“The author of this work is, we believe, Ahmed Rumi el-Akhisari (d. ca. 1043/1633), as one of the manuscripts (Süleymaniye Kütübhanesi [Sulaymaniya Library], Fatih 5387, ff. 71a-86b) openly ascribes it to him. This is the only manuscript copy to specify an author for the work. But there are other reasons to believe Akhisari’s authorship of it. For example, some of the copies are in volumes consisting exclusively of Akhisari’s work.” (pp. 53-54)

“There is evidence suggesting Akhisari’s affiliation with the Kadızadelis. A note in a manuscript relates that Akhisari was a student of a certain Kadızade.” (p. 60)

“It is clear that Ibn Kayyim is one of Akhisari’s sources of inspiration, at least on the question of visiting graves and saints’ tombs. In the relevant section of Tarîkat-ı Muhammediyye, the magnum opus of Birgivi which he composed shortly before he died, however, there is no reference either to Ibn Kayyim’s book or to this selection [Risâle fi ziyâretil-kubûr], while it is Birgivi’s habit in this work of his to refer, in relevant places, to his own treatises.” (p. 56)

“There is no reference to Ibn Kayyim al-Jawziyya or his work in Birgivi’s Tarîkat-i Muhammediyye... as there is no evidence indicating Birgivi’s familiarity with Ibn Taymiyya (d. 728/1328) and his students.” (p. 57)

“[Dr.] Lekesiz acknowledges, ... in his unpublished dissertation supervised by [Professor Ahmet Yaşar] Ocak and completed in 1997, that there is no reference to Ibn Taymiyya in any of Birgivi’s works.” (Footnote 138 on p. 57)

Risâle fî ziyâreti’l-kubûr is indeed a work by Ahmed Rumi el-Akhisari.” (p. 49)

References:

1.      Nihal Atsız. İstanbul Kütüphanelerine Göre Birgili Mehmed Efendi (929-981 = 1523-1573) Bibliyografyası. İstanbul: Milli Eğitim Basımevi, 1966.
2.      Huriye Martı. Birgivi Mehmed Efendi. İstanbul: TDV Yayınları, 2008.
3.      Ahmet Turan Arslan. Imam Birgivi: Hayatı, Eserleri ve Arapça Tedrisatındaki Yeri. İstanbul: Seha Neşriyat, 1992.
4.      M. Hulusi Lekesiz, XVI. Yüzyıl Osmanlı Düzenindeki Değişimin Tasfiyeci (Püritanist) bir Eleştirisi: Birgivi Mehmet Efendi ve Fikirleri, PhD, Hacettepe Üniversitesi, 1997, p. 114.

Compiled by: Murat Yazıcı

The following are scanned images of a few pages from Dr.Kaylı's thesis:





Sunday, January 26, 2014

Istimdad in the fatwas of Shaykh al-Islam Ebussuud Efendi

Shaykh al-Islam Ebussuud Efendi rahimahullah (d. 1574) served as the 14th Shaykh al-Islam [supreme judge and highest official] of the Osmanlı [Ottoman] Empire in the years 1545-1574. One thousand one (1001) of his fatwas were published by Ertuğrul Düzdağ in 1972. The following are my translations of three questions and their answers:

IV. AWLIYA

872. Question: What is required according to sharia [Islamic law] if Zayd calls the names of awliya when he stands up from his place or when he suffers from a calamity?
Answer: Nothing is required.

873. Question: Is anything required according to sharia if Zayd communicates an ailing to the grave of one of awliya or shuhada [martyrs] by sacrificing a sheep for their souls and donating [the meat] to the poor for the purpose of istimdad [seeking help] from them [awliya or shuhada]?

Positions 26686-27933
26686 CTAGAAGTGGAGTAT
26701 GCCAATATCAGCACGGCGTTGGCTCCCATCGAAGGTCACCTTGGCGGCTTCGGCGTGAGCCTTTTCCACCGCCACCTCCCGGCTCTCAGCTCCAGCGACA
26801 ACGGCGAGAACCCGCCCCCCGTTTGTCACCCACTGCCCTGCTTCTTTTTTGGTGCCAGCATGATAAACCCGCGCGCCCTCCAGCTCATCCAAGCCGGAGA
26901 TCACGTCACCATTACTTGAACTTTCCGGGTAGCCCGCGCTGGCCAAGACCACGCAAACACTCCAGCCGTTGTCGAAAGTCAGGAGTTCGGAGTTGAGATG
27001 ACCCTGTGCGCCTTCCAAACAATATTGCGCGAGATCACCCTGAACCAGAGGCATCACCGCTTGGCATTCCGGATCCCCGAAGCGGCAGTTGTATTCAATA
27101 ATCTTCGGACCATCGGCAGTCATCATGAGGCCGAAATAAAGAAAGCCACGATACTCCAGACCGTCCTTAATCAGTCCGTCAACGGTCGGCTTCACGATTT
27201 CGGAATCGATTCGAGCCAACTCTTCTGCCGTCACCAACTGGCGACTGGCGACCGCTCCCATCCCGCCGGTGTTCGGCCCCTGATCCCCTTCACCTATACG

Answer: If he seeks help [from awliya or shuhada] by sacrificing the animal for Allahu ta'ala and donating the resulting sawab [reward for the good deed] to their souls, nothing is required.

874. Question: What is required according to sharia for those who convey the sick and the sacrifices to the takka [dervish lodge] of Qaraja Ahmad by believing that "there is healing in visiting there for the sick"?
Answer: Nothing is required provided that they know that healing [cure, recovery to health] is from Allahu ta'ala and they believe that Qaraja Ahmad is a pious servant [creature of Allahu ta'ala, a mortal being].

Note: The name "Zayd" is a generic name of any man whose action is the subject of a question in such fatwas. Qaraja Ahmad rahimahullah (d. 1450) was a scholar that authored several books.

TURKISH ORIGINAL OF THE TEXT:

IV. Evliya

872. Mes’ele: Zeyd, yerinden kalktıkta, yâ bir belâya giriftar ol­dukta, evliya ismin çağırsa şer'an ne lâzım olur?
Elcevap: Nesne lâzım gelmez.

873. Mes’ele: Zeyd, evliyâullahtan veya şühedâdan bir kimsenin mezarına, anlardan istimdâd için bir marîz iletip, anların ruhları için koyun kurban eyleyip, fukaraya tasadduk eylese şer'an Zeyde nesne lâzım olur mu?
Elcevap: Kurbanı Hak te'âlâ ta'zîmi üzerine eyleyip, seva­bını anların ruhlarına ihdâ edip, istimdâd ederse nesne lâzım gel­mez.

874. Mes’ele: Karaca Ahmed tekkesine hasta ve kurban ileten kimseler, "hasta anda varmakta şifâ gelir" deyu i'tikad eyleseler, şer'an o kimselere ne lâzım olur?
Elcevap: Şifâyı Hak te'âlâ hazreti cenabından bilip, Karaca Ahmedi bir abd-i sâlih i'tikâd ederse nesne yoktur.

Source: M. Ertuğrul Düzdağ, Kanuni Devri Şeyhülislamı Ebussuud Efendi Fetvaları Işığında 16. Asır Türk Hayatı, Enderun Kitabevi, Istanbul 1972.

Murat Yazıcı

Thursday, January 9, 2014

Tawassul of the Jews of Khaibar

The 89th âyat al-karîma of Sûrat al-Baqara is one of the âyats which reveals that it is permissible to have recourse to and ask intercession of Allâhu ta’âlâ’s beloved servants, and first of all, the master of prophets, Muhammad (’alaihi ’s-salâm). The ’ulamâ’ of hadîth unanimously report that this âyat karîma descended for the Jews of Khaibar. These Jews were in war with the Asad and Ghatfân tribes during the Jahiliyya Ages. They prayed, “Oh our Rabb! Help us for the right of the Prophet You will send in the Last Age!” while they fought, and they won victories by making an intermediary of the last Prophet. But when Rasûlullâh (sallAllâhu ta’âlâ ’alaihi wa sallam) came and proclaimed Islam, they envied and persisted in disbelieving him.   ...’Abdullâh ibn ’Abbâs related that the Jews of Khaibar used to fight with the Arab unbelievers called Ghatfân during the Jâhiliyya Ages and were always defeated. After they prayed begging, ‘Oh our Rabb! Help us for the sake of Your beloved Prophet whom You promised us You would send in the last Age,’ they became victorious over the Ghatfân unbelievers. But they did not believe Muhammad (’alaihi ’s-salâm) when Allâhu ta’âlâ sent him as the Prophet. They became unbelievers. Allâhu ta’âlâ states this fact in the [above-mentioned] âyat al-karîma.

Source: Advice for the Muslim, p. 173.

http://www.hakikatkitabevi.net/book.php?bookCode=015

Imam Qurtubi rahimahullah gives similar information in his tafsir:

http://www.altafsir.com/Tafasir.asp?tMadhNo=0&tTafsirNo=5&tSoraNo=2&tAyahNo=89&tDisplay=yes&UserProfile=0&LanguageId=1


Murat Yazıcı